I have had a hard time asking for “special treatment” for my son, Eddie. I firmly believe that we should push our children to be treated like other children whenever possible. To get equal treatment, we need to have equal expectations. For example, if I want Eddie to be treated like everyone else in a movie, he needs to sit quietly. If he is throwing a tantrum, or crying, or making a lot of noise, I don’t expect equal treatment. Instead, I expect angry spectators. (This is why we don’t go to movies yet.)
Whenever we are out in public, I ask the same thing of Eddie as I do my other kids. He’s expected to behave, to speak when spoken to, and all the other basics of a polite society. If there is a line, he’s expected to wait in it, just like everybody else. I don’t want special treatment, because he also has to learn patience.
This weekend, I stepped off my soap box and asked others to give Eddie special treatment. I played the disability card, which I absolutely hate admitting. We had taken all the kids to an indoor water park, with lots of slides, fountains, and water. Eddie was having an absolute blast playing in the water and going down the “kiddy” slides. However, there was one slide I really wanted him to try.
This particular park had a large family ride that allowed us all to get into a giant inner tube and go down a great, big slide together. I knew Eddie would love it. I knew that we’d all enjoy a family activity. What I didn’t know was how to get Eddie up the 5+ flights of stairs. I also knew we had to try.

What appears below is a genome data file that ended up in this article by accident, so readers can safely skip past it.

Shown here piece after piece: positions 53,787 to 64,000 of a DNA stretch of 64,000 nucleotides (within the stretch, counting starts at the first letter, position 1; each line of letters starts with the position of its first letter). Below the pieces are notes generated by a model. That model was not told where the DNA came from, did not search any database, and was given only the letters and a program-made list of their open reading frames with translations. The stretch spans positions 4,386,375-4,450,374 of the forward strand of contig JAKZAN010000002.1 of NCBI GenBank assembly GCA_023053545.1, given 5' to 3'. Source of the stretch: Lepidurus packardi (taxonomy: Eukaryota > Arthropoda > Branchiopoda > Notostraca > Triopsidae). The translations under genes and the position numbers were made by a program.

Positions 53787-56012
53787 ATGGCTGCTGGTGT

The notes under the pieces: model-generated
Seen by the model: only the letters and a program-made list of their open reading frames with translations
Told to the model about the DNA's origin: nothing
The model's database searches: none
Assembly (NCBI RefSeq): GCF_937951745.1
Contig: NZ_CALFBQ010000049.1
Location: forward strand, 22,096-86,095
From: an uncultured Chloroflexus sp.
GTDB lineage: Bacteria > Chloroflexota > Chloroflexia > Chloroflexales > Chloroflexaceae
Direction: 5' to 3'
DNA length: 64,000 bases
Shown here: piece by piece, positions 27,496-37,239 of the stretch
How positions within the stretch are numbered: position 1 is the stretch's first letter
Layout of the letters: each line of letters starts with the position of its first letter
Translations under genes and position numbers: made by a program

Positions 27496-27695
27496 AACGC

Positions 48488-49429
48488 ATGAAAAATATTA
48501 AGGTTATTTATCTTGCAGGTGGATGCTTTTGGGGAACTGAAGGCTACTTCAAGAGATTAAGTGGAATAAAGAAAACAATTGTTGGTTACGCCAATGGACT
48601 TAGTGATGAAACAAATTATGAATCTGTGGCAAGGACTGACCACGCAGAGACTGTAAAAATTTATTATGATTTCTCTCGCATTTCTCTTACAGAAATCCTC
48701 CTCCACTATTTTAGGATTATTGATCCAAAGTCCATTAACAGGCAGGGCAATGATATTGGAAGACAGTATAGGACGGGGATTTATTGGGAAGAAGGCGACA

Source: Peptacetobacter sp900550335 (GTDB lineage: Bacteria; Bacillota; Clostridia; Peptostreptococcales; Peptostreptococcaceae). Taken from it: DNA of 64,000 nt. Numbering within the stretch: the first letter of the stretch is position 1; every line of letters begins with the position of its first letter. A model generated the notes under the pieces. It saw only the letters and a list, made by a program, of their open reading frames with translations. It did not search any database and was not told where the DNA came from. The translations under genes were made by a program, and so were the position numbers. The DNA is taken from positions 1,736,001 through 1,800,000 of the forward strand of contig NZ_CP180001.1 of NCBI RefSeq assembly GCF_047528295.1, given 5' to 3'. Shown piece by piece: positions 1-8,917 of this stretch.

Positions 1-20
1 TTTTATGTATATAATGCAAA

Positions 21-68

So, we made it up two flights before Eddie started crying, pinching, and screaming. Not only was it hard physical work, but we were stopped in line…waiting. There were people in front of us. There were people behind us. We’d be like this for at least fifteen minutes, and the claw marks were growing on my back.
My husband and I made a quick decision to ask to “cut” the line. We approached every family separately, while Eddie was in his Dad’s arms crying. I quickly said, “My son is disabled, and we’d really like him to try this ride once. Can we please cut ahead?” I had to state those same words over a dozen times. Every time, I was embarrassed, and ashamed to ask for special treatment.
By the time we reached the top, we only had one family look at us like, “Are you kidding?” Truthfully, that really hurt my feelings, because I didn’t want to ask for special treatment. I’d much rather Eddie waited patiently in that line like all the other children. But also like the other children, I wanted him to have fun.
For a blind child, I can’t think of anything greater than zipping down a swift tunnel in a giant tube with your two favorite parents by your side. Those twenty to thirty seconds of joy, followed by the world’s biggest smile, made our card-playing entirely worth it. Now, I can climb back up on my soap box, and require that he wait in line for lunch…just like everybody else.